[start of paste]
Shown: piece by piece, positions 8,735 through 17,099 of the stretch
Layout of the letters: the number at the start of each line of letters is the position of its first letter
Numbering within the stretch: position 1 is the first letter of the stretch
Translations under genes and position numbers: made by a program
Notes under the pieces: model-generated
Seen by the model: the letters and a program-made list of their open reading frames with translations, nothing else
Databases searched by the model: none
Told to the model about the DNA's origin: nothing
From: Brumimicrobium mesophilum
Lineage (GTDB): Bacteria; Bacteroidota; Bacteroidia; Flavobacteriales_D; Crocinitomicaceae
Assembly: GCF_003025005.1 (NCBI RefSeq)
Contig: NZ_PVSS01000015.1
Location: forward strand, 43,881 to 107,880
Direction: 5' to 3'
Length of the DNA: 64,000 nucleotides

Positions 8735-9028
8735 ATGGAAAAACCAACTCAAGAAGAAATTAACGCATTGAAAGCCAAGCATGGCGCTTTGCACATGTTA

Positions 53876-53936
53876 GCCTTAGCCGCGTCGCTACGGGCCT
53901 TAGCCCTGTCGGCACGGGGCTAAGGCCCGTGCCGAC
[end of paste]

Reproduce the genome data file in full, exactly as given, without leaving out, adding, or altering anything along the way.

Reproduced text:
Shown: piece by piece, positions 8,735 through 17,099 of the stretch
Layout of the letters: the number at the start of each line of letters is the position of its first letter
Numbering within the stretch: position 1 is the first letter of the stretch
Translations under genes and position numbers: made by a program
Notes under the pieces: model-generated
Seen by the model: the letters and a program-made list of their open reading frames with translations, nothing else
Databases searched by the model: none
Told to the model about the DNA's origin: nothing
From: Brumimicrobium mesophilum
Lineage (GTDB): Bacteria; Bacteroidota; Bacteroidia; Flavobacteriales_D; Crocinitomicaceae
Assembly: GCF_003025005.1 (NCBI RefSeq)
Contig: NZ_PVSS01000015.1
Location: forward strand, 43,881 to 107,880
Direction: 5' to 3'
Length of the DNA: 64,000 nucleotides

Positions 8735-9028
8735 ATGGAAAAACCAACTCAAGAAGAAATTAACGCATTGAAAGCCAAGCATGGCGCTTTGCACATGTTA

Positions 53876-53936
53876 GCCTTAGCCGCGTCGCTACGGGCCT
53901 TAGCCCTGTCGGCACGGGGCTAAGGCCCGTGCCGAC